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Online Safety

TenneT maintains key infrastructure in Europe. In the recent years we've grown and become more visible in society. Parallel to that we too see the rise of digitization, remote work and cybercrime, exacerbated by the pandemic. As we increasingly rely on the Internet to do our work, we must also be mindful of how the aforementioned developments impact our work.

Stay safe online

Phishing and scamming in recruitment

In recent weeks we have received reports from our Security Operations Centre (SOC) about various phishing messages using the same method. These messages misuse both TenneT as a company name and the names of TenneT employees. All contact takes place outside of TenneT's official platforms. Unfortunately, this means we cannot stop the actions - though we do our best in continuously reporting.

How does this work?

A so-called TenneT recruiter invites you to contact him via the messaging app Telegram, WhatsApp, Facebook or e-mail. The "recruiter" uses random names, but also actual names of TenneT employees. A complete job application is then simulated via Telegram. This involves collecting multiple personal details from the victims. With enough personal details it is possible, for example, to commit identity fraud in order to plunder a bank account.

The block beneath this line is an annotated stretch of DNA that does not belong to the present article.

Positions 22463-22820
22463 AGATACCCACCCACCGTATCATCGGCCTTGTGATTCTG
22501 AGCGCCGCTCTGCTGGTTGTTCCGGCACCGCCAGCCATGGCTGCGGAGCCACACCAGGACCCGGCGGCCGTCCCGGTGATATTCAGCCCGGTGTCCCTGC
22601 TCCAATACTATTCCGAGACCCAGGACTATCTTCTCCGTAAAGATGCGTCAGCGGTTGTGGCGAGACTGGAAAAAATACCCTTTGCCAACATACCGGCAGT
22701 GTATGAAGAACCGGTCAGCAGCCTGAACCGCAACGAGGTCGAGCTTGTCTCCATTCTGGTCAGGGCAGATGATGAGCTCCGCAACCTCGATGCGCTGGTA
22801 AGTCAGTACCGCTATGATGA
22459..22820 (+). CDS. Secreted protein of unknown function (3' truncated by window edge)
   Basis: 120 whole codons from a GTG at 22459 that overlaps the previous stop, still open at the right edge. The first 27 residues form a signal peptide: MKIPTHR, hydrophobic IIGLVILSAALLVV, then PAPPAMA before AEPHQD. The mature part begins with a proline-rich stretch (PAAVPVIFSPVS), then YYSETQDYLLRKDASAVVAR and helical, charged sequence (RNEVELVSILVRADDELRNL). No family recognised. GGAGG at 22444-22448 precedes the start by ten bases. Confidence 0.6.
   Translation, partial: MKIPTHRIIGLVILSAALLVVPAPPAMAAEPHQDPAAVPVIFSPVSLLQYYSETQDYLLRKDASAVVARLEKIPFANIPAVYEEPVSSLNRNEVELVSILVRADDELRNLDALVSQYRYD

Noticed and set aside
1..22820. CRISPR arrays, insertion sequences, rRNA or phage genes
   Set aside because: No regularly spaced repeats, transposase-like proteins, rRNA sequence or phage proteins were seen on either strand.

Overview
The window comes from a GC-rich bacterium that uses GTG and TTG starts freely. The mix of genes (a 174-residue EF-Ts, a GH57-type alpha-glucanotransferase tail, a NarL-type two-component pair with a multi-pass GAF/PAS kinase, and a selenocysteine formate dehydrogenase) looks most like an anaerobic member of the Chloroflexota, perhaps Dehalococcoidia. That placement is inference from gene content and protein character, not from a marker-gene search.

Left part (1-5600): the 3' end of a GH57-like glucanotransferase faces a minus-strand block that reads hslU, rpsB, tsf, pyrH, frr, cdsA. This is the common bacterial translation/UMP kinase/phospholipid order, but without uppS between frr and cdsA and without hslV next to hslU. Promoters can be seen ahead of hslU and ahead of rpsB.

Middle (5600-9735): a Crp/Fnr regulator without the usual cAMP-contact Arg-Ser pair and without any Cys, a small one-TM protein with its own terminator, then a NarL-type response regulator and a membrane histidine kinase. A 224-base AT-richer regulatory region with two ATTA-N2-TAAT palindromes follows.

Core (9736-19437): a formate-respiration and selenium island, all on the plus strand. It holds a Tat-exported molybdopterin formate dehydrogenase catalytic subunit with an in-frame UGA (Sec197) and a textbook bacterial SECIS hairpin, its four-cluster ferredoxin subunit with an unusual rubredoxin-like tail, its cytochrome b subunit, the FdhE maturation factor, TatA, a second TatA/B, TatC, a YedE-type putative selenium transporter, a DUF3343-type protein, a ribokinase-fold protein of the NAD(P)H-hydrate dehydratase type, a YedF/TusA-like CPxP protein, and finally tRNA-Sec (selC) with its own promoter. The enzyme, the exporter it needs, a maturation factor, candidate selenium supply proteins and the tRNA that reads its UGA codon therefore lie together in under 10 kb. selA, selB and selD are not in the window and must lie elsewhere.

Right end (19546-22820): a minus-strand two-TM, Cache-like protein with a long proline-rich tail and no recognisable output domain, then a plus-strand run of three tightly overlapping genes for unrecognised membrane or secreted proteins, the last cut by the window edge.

We've also heard some reports where people have been asked to pay 'employment costs' upfront, with the promise that these costs will be reimbursed soon.

Please do not engage with individuals impersonating TenneT employees outside of official, verifiable channels, do not share sensitive data and do not transfer money to 'cover costs'.

Only use TenneT's official websites and only engage with legitimate TenneT employees on verified channels.

How to spot scammers

The past few months we've seen a clear pattern emerge in which you can spot scammers and bad actors:

  • They use fake e-mail addresses (e.g. tennetusa.com) with no website: often parked domains;
  • They often contact you through Telegram, with personal data from our employees;
  • They quickly ask for identification, sensitive personal data or even for money;
  • They recruit for 'remote jobs' or imply we're setting up operations elsewhere.
How to protect yourself from 'recruitment fraud'

Protecting yourself online isn't always easy, but there are often a few clues that you are dealing with a bad actor. Here are a few things you should do:

  • Check whether the e-mail address of the recruiter is legitimate: at TenneT we only use e-mail addresses ending with @tennet.eu;
  • Only use legitimate channels (such as legitimate profiles at LinkedIn) instead of messaging channels in which an anonymous identity is easily created;
  • Use our official recruitment websites: werkenbijtennet.nl for The Netherlands and karriere.tennet.eu for Germany to verify the vacancy;
  • In case of doubt, give us a call using the numbers provided at those websites.